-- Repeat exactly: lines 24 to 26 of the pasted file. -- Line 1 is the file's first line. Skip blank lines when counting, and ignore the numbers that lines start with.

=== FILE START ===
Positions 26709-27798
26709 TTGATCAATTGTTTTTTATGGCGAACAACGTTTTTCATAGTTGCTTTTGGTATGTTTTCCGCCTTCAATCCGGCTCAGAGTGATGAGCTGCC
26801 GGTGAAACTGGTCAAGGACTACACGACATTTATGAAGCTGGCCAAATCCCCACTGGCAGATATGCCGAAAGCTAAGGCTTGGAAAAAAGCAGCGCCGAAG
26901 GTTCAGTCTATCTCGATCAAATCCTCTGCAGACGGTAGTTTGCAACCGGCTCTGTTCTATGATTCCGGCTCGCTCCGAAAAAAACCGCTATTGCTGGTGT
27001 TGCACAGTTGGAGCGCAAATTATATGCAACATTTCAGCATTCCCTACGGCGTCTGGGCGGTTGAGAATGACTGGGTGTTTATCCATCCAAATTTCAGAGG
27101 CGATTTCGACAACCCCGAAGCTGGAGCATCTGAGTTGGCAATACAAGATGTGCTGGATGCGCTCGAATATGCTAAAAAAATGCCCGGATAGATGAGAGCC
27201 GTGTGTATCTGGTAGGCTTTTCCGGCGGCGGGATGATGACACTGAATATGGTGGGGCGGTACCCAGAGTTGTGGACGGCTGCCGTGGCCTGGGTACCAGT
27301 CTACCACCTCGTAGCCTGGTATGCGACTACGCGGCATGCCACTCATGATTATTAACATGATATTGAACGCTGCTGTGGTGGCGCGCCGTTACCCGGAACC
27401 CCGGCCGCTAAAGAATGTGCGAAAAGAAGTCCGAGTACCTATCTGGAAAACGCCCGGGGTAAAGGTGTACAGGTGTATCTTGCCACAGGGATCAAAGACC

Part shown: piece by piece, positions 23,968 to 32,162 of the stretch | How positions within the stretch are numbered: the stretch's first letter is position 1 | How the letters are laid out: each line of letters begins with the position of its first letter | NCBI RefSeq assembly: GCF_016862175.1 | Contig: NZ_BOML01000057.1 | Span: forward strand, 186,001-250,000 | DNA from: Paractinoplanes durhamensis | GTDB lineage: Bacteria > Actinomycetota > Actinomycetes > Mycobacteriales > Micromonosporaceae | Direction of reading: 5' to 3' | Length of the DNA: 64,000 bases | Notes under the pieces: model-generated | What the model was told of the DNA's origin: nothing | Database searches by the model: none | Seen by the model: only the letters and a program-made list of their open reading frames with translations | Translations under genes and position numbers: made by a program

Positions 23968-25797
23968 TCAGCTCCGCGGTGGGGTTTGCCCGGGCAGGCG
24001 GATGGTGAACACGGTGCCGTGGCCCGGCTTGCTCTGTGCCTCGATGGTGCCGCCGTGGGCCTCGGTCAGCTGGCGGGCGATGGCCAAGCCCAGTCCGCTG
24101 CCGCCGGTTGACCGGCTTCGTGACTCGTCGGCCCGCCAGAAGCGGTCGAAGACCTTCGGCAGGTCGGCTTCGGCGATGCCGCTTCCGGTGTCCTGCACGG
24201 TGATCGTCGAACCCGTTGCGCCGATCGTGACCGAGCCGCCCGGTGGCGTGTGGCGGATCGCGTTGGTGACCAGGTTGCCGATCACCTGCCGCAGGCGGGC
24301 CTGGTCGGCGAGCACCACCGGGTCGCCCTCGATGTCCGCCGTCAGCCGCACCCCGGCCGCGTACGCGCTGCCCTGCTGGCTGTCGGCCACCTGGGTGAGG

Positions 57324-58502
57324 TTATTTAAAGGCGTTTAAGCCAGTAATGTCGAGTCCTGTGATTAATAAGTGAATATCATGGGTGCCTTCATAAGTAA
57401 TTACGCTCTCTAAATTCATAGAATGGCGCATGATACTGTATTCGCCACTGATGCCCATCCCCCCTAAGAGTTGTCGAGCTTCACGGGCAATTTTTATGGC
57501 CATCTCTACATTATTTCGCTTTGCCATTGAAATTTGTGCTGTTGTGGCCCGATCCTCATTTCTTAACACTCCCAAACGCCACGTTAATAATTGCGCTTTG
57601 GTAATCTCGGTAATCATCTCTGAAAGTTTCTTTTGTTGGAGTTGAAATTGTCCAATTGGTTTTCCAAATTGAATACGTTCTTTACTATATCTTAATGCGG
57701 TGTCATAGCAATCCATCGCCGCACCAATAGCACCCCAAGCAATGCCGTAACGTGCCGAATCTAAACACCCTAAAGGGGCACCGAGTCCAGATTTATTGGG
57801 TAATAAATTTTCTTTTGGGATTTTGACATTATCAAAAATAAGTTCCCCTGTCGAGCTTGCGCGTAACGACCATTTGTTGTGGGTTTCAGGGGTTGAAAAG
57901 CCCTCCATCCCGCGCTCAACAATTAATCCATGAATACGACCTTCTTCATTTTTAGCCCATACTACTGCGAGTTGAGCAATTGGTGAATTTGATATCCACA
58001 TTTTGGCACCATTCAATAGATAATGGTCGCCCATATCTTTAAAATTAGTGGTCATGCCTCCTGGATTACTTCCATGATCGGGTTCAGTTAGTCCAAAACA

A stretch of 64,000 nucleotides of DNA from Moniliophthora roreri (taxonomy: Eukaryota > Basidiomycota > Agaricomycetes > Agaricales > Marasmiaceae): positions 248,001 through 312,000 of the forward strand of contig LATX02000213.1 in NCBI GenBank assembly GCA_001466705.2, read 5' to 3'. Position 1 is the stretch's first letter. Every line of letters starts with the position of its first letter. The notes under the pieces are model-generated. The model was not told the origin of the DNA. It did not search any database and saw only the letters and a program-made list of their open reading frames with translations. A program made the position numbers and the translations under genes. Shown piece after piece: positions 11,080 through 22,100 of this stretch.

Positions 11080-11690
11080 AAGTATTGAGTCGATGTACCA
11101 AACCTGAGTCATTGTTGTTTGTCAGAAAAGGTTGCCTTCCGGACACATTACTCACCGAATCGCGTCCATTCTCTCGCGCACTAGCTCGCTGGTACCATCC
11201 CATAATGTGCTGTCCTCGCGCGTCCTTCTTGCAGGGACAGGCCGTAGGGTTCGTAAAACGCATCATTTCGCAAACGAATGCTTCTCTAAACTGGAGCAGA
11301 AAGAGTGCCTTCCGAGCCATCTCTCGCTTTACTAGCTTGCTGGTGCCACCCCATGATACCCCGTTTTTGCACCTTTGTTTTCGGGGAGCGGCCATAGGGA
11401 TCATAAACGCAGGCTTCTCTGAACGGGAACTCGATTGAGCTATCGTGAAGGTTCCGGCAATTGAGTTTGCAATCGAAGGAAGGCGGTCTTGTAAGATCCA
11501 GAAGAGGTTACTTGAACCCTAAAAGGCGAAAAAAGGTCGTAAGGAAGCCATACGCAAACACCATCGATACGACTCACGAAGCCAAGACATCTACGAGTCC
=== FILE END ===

57901 CCCTCCATCCCGCGCTCAACAATTAATCCATGAATACGACCTTCTTCATTTTTAGCCCATACTACTGCGAGTTGAGCAATTGGTGAATTTGATATCCACA
58001 TTTTGGCACCATTCAATAGATAATGGTCGCCCATATCTTTAAAATTAGTGGTCATGCCTCCTGGATTACTTCCATGATCGGGTTCAGTTAGTCCAAAACA

A stretch of 64,000 nucleotides of DNA from Moniliophthora roreri (taxonomy: Eukaryota > Basidiomycota > Agaricomycetes > Agaricales > Marasmiaceae): positions 248,001 through 312,000 of the forward strand of contig LATX02000213.1 in NCBI GenBank assembly GCA_001466705.2, read 5' to 3'. Position 1 is the stretch's first letter. Every line of letters starts with the position of its first letter. The notes under the pieces are model-generated. The model was not told the origin of the DNA. It did not search any database and saw only the letters and a program-made list of their open reading frames with translations. A program made the position numbers and the translations under genes. Shown piece after piece: positions 11,080 through 22,100 of this stretch.